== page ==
The continuation of the lines just quoted broaches the theme of castration in the image of the aesthetic vision that blinds the eye of the artist:
--but her eyes! How could he see to do them? having made one, Methinks it should have power to steal both his And leave itself unfurnish'd. (3.2.123-26)
In Shakespeare Among the Moderns, Richard Halpern comments perspicuously on these lines: "Bassanio's reaction to the image verges on idolatry or fetishism. Moreover, his fantasy of an eyeless portrait surely recalls the ["carrion death"] skull with the 'empty eye' (2.7.63) contained in the golden casket, just as the 'golden mesh' of the portrait's hair evokes the golden casket itself and its false allure. Thus Portia's picture somehow doubles or reproduces the vacant death's head which symbolized the void." (15) The symbolic valences of gold and lead, life and death, are as interchangeable as the eye and its empty socket (which is its grave).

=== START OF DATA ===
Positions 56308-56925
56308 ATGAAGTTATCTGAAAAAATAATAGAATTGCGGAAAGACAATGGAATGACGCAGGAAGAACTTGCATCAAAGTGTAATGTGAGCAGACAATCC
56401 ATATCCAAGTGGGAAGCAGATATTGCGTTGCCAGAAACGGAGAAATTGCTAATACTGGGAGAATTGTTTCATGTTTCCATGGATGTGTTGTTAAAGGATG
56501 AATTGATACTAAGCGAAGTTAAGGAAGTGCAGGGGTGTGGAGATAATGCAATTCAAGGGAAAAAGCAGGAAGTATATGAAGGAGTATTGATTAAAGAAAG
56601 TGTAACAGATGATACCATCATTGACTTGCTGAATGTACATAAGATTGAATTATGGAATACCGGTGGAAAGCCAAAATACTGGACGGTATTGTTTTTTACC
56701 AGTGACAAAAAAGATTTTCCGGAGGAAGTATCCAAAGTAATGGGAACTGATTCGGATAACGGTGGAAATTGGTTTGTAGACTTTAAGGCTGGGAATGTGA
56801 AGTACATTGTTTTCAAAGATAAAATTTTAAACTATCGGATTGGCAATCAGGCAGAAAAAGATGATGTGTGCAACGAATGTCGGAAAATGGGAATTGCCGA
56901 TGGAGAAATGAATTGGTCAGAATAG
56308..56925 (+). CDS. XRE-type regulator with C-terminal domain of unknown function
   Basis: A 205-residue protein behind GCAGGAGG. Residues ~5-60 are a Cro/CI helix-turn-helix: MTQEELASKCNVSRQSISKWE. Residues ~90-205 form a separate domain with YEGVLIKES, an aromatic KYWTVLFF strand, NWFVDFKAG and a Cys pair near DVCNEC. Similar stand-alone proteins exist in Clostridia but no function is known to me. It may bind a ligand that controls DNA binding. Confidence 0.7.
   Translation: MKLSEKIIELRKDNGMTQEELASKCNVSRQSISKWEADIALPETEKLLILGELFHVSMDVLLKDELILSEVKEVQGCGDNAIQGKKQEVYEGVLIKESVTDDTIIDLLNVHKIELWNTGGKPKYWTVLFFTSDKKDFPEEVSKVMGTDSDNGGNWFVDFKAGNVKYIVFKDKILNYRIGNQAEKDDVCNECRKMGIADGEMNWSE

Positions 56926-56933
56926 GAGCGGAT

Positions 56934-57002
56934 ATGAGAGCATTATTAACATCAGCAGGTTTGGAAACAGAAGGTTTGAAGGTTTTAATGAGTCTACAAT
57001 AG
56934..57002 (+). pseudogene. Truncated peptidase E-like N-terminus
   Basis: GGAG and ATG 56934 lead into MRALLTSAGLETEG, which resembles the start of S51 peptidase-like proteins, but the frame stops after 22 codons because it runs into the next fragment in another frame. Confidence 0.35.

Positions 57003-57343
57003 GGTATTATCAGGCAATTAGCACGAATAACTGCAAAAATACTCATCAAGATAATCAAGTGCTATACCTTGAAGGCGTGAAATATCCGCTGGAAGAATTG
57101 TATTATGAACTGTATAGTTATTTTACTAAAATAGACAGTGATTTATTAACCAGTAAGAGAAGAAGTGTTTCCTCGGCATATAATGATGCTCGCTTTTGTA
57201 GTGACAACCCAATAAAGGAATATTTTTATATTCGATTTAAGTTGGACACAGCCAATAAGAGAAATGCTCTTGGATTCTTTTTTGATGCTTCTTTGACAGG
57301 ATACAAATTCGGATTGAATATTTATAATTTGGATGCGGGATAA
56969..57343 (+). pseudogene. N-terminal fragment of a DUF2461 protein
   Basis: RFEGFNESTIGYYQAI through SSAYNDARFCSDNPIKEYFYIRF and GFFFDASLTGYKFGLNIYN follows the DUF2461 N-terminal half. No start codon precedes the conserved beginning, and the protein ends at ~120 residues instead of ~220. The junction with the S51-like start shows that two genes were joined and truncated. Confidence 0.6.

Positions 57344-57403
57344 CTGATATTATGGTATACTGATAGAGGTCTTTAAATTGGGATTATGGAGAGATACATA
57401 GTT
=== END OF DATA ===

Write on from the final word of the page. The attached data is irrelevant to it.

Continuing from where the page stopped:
The apotheosis of golden-haired, angelic Portia in her portrait cannot cover over the oddness, verging on inappropriateness, of Bassanio's image of the painter as spider and of Portia's golden mesh of hair as cobwebs, or the analogy of himself to a gnat caught in the golden web of Portia's hair. It is a quick slide, a short circuit built into this threatening metaphor, to pass from the painter as spider to Portia as spider. The spider's web is often taken to be a symbol of destiny--for the gnat, for the human--not of free and happy choice. The wishful assertion that Portia is not one of the Moerae is belied by the mixed metaphor whose confusion and sense of threat Bassanio seems willful in ignoring. Although he does not cite this passage-indeed he quotes only one line from The Merchant of Venice in "The Theme of the Three Caskets'--Freud comments on the fatal destiny of the lover who prevails in a love contest, and his observations are borne out by these odd lines in which Bassanio seems to welcome being trapped (and devoured) by the spider and presents this fate as a free choice in favor of love, his choice of the lead casket. Over against Bassanio, one recalls Morocco's typical association of lead as the material of choice for burying people, although he avers that for Portia lead "were too gross / To rib her cerecloth in the obscure grave" (2.7.50-51).